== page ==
I’m working on my class for next semester, an introduction to digital humanities. It’s shaping up to be about a third media studies and the rest true DH, on the theory that one needs to know something about why the medium of a work matters if you’re going to understand the changes wrought by digital texts.
But I don’t entirely like this split personality, which I think reflects a certain ambivalence in the field itself. Is what’s interesting about digital texts the fact that they take advantage of their “digitalness”? Or is it that we as scholars can do things with digital texts that are hard to do with dead-tree books? The former suggests we should lean on media studies, and that the most interesting objects will be born-digital works that may not have much to do with text in the conventional sense at all. The latter pushes us toward computation and text mining, suggests that what we want as objects of study are properly encoded/marked-up versions of more-or-less regular books, and lets us continue to ask more traditional literary-critical-historical questions.
I skew strongly toward the latter conception of the field, which better matches my own priorities and interests. But as a practical matter it’s far less developed than media studies, in part due to technical and professional limitations. So one way to teach a course like this would be to adopt Steve Ramsay’s approach: Stage a DH boot camp that teaches basic programming/scripting, database manipulation, text encoding, etc. I think that’s a fantastic thing to do, but it’s not something I wanted to work up from scratch at the moment. And my great hope is that someday soon it won’t be necessary; that tools like the MONK project will eliminate much of the low-level technical work that’s presently required to do meaningful corpus analysis. I fear, of course, that “soon” != soon enough, but I can hope, right? In the meantime, my students will be learning more about the theory and types of digital humanities projects than they will about Perl. Maybe I can send them to Steve for phase two.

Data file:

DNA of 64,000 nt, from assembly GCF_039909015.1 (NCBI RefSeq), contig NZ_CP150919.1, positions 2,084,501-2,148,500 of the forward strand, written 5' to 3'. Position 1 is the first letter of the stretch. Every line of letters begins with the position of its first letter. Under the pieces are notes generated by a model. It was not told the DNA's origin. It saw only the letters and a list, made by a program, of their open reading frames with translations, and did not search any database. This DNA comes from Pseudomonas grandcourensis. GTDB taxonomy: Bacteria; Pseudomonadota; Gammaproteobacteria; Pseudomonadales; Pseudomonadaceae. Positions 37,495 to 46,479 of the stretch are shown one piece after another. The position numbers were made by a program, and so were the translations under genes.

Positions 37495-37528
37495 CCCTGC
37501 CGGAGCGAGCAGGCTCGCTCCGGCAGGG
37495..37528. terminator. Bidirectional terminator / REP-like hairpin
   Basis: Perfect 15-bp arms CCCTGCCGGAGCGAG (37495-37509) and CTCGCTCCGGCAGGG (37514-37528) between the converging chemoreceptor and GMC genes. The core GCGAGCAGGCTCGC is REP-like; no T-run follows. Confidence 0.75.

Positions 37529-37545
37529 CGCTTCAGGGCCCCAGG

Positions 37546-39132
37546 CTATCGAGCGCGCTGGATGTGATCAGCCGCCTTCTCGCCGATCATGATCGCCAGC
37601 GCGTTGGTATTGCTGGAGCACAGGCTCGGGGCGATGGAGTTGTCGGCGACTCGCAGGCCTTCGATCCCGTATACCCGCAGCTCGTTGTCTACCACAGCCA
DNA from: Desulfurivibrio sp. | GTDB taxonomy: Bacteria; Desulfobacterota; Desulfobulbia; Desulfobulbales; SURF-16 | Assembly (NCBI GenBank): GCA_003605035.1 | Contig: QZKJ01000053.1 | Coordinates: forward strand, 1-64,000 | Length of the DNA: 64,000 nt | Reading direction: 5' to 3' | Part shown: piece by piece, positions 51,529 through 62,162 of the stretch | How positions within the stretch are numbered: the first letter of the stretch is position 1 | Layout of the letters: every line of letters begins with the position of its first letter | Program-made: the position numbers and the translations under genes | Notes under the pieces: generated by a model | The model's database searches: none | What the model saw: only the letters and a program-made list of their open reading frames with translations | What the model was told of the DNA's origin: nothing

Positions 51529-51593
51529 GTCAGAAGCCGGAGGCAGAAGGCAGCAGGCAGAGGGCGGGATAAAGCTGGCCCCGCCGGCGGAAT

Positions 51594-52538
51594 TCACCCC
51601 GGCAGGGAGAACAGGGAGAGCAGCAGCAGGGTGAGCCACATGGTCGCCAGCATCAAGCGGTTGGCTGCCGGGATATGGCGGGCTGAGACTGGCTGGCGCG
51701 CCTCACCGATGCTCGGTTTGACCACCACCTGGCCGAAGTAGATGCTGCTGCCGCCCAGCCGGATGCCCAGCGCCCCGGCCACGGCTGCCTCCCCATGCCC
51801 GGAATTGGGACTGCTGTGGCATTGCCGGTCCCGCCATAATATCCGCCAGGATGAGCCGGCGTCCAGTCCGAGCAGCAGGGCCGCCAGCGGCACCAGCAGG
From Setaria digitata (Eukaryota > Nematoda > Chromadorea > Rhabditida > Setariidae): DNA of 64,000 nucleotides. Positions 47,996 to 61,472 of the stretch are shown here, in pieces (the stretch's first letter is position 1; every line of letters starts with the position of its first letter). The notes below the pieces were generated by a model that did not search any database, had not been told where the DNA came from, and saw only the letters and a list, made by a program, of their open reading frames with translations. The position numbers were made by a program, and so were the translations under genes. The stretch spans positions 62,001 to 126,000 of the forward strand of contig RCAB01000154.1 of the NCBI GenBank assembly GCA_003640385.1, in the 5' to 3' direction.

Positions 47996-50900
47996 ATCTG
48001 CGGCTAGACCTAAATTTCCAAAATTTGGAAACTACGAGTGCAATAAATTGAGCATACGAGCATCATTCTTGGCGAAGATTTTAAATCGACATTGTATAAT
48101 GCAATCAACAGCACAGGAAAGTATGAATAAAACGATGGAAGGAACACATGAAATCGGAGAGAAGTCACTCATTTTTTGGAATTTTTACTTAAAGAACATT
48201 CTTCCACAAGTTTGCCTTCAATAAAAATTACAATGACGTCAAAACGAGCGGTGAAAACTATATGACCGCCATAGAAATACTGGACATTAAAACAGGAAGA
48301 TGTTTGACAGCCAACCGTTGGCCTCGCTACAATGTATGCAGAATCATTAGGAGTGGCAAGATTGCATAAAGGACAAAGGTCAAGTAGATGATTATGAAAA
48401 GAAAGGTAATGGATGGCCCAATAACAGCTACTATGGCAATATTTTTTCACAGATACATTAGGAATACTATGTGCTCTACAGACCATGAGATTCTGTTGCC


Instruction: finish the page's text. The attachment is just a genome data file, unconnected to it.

[Update: For reasons too bureaucratic to enumerate, the course title is now “Media Studies: Digital Humanities” (English 388).]